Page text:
« ПредыдущаяПродолжить »
0 0 NT ENTS,
DEDICATION, . . . . . . . .
ADVERTISEMENT, . . . . . .
Award, . . . . . . . . .
“In the adoption of the system of Education, I foresee an enlightened peasantry, frugal, industrious, sober, orderly, and contented, because they are acquainted with the true value of fru. gality, sobriety, industry, and order; crimes diminishing, because the enlightened understanding abhors crime; the practice of Chris. tianity prevailing, because the mass of your population can read, comprehend, and feel its divine origin, and the beauty of the doc. trines which it inculcates; your kingdom safe from the insult of the enemy, because every man knows the worth of that which he is called upon to defend.”
Speech of the late Samuel Whitbread, Esq., M. P.
THE Philosophy of Population, though it has recently excited much attention and produced ample discussion, does not seem even now to have obtained that place in Human Studies which it so well deserves. It is strange that it should bear this modern date. Since in every country the questions it embraces must have been of almost equal importance,—the failure threatening the industrial resources, as the excess does the subsisting means, of every community,+it is a ground of surprise that we can find scarcely any notice of it, any reference to it, in the writings of antiquity. It was, doubtless, a subject of anxious thought to many who lived in the remotest periods of the earth. B
The sage in his contemplations, the statesman in his projects, could not utterly neglect or slight it. With a terrible earnestness it demanded the attention of both. Plato, indeed, in his ideal of a State, has not wholly overlooked it. Speaking on certain regulations of marriage, he causes his great interlocutor, Socrates, to state the alternatives, “That as far as possible our city may be neither too full nor too empty.” The void exhausted by frequent famines, the waste left by exterminating wars, would sometimes peril the being of peoples and the identity of nations. Grave was the problem, how these devastations might be repaired. Redundance was not, on the other hand, unattended by difficulties. Though the world may not have been filled with its present number of inhabitants, some parts of it were densely thronged. The swarm gathered in the fruitful vale. Wherever, too, the limit of a country was narrow, not lying in the depth of a continent but shut in by shores,-not spreading over a champagne but imprisoned by mountains,—increase would become more likely, from the higher cultivation of the soil, from the demand of domestic manufacture, and from the prevention of any outgrowth of itself beyond the bounds which local necessity had set. Scarcely less grave was the problem, how these augmented wants might be supplied. The records have not been kept, but it cannot be doubted, that profound musings, that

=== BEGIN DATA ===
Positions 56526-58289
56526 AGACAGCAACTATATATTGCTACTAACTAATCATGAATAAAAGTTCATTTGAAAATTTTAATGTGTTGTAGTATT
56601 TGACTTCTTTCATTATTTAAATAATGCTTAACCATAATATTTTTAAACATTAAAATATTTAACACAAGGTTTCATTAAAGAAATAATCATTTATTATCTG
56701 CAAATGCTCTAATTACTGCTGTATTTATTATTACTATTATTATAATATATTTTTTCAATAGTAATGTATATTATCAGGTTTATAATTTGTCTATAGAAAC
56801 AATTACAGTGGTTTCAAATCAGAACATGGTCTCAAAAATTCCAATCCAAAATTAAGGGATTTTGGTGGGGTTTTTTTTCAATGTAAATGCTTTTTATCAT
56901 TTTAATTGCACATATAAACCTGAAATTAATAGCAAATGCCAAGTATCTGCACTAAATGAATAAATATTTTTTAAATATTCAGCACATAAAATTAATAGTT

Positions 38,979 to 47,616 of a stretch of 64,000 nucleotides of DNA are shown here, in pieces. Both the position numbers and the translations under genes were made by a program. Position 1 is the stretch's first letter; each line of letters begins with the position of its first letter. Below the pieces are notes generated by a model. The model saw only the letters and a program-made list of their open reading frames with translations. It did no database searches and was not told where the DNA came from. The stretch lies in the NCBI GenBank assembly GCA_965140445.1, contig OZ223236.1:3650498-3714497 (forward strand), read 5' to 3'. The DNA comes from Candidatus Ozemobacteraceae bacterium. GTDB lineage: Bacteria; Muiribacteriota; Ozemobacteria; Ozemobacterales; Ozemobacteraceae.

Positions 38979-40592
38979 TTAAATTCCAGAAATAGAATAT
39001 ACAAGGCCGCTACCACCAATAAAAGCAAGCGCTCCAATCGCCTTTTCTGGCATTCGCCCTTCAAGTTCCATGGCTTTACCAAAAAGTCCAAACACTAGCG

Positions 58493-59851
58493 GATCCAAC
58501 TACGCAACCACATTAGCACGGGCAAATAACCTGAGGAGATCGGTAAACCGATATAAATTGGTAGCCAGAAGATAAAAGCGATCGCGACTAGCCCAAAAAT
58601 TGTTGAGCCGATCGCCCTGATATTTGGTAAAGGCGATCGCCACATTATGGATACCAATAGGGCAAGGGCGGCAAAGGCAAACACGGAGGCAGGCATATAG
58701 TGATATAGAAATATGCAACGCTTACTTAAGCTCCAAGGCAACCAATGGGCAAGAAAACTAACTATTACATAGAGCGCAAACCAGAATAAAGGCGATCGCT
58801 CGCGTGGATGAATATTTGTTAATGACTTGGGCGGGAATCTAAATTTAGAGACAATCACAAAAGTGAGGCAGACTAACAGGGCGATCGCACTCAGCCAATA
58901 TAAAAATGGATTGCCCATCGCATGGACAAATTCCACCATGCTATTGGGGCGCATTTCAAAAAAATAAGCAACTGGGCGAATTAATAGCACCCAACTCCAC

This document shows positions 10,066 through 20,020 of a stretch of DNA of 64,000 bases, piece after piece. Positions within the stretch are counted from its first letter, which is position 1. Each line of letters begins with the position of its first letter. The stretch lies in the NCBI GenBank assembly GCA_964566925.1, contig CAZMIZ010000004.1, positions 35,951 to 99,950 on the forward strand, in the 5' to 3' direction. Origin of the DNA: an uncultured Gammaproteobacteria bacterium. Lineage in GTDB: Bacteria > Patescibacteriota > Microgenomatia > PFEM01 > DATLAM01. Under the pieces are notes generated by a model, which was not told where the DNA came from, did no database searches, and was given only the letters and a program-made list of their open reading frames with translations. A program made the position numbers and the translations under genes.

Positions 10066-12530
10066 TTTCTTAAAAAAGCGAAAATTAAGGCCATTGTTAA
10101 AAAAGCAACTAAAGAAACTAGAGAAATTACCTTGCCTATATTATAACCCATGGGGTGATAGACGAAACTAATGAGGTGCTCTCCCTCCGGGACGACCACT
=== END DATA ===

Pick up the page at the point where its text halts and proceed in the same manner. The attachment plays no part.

sagacious conjectures, that comprehensive schemes,